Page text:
When Mr. Ayub Mohammad was in eighth grade, members of the military detained him on his way to school and tried to conscript him into forced labor. When he refused, he was beaten and tortured.
“That day, I decided I had to leave Myanmar,” said Mr. Mohammad, who is a member of the Rohingya ethnic group, which has been subject to brutal persecution in the country.
In high school, he fled across the border to Bangladesh where, along with dozens of other Bangladeshi and Rohingya refugees, he boarded a boat bound for Malaysia. After 27 days floating in the Indian Ocean, many without food or water, the group was rescued by the Sri Lankan navy.
Mohammad spent four years in Sri Lanka before a resettlement program sent him to the U.S. He arrived in Clarkston, Georgia, in February 2012. A little more than two years later, he founded the Burmese Rohingya Community of Georgia (BRCG), a nonprofit dedicated to supporting refugees and immigrants.
“When I came here, I didn’t see anyone helping refugees except resettlement agencies, and typically only for a very short period of time, about three to six months,” Mr. Mohammad said. “But it takes much longer than that for people to become acclimated and self-sufficient.”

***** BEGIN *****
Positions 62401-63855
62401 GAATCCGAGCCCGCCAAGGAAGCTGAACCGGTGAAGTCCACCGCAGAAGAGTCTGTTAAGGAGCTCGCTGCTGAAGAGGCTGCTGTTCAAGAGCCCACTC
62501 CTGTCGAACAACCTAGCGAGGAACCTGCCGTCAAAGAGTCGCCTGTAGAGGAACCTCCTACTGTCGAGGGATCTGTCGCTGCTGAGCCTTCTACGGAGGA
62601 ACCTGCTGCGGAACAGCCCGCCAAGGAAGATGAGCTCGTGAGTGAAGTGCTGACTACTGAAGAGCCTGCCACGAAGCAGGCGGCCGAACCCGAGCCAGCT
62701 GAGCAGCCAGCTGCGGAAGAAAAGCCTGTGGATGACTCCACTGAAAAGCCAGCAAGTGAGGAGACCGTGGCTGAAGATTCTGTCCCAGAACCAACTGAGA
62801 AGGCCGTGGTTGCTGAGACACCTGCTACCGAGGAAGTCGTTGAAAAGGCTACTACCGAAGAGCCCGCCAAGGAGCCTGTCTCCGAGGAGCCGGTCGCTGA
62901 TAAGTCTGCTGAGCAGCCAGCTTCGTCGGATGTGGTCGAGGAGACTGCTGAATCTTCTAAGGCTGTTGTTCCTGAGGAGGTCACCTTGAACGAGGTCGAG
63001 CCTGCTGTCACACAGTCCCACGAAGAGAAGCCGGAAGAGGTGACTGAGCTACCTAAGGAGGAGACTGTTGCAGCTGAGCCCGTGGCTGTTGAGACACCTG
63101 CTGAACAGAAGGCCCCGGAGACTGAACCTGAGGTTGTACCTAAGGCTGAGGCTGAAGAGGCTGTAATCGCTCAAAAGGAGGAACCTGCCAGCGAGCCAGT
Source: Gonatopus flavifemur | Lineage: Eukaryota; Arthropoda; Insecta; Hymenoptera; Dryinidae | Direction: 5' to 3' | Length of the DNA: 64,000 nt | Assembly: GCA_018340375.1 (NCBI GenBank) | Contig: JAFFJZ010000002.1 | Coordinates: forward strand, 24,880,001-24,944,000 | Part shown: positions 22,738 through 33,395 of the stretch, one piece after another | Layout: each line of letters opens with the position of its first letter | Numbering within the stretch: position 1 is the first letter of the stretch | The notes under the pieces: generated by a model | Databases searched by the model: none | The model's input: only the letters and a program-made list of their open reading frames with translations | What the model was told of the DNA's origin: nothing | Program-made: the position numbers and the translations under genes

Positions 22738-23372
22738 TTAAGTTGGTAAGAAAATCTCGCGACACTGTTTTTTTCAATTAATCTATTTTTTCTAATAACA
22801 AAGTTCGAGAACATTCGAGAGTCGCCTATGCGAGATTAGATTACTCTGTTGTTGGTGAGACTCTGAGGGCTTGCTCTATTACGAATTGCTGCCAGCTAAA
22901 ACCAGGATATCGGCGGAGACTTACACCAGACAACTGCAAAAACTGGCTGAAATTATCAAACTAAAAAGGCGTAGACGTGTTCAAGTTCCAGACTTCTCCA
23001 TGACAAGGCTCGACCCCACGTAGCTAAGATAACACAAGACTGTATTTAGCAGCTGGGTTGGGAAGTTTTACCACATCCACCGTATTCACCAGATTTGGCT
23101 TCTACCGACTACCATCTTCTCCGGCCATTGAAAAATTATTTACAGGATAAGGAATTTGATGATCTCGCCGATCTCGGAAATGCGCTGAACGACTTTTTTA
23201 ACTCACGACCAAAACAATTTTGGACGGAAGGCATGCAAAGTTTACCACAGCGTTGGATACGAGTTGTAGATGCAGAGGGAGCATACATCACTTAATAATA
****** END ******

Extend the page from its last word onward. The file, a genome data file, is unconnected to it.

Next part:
BRCG is one of a dozen partners — community groups, agencies, nongovernmental organizations and new citizens — who will inform and direct the work of GSU‘s new Clarkston-based Prevention Research Center (PRC) when it opens on Sept. 30. The center, led by faculty in the Georgia State University School of Public Health and funded by a $3.75 million grant from the Centers for Disease Control & Prevention (CDC), will focus on the health and health disparities of migrants and refugees.Friday Letter Submission, Publish on June 28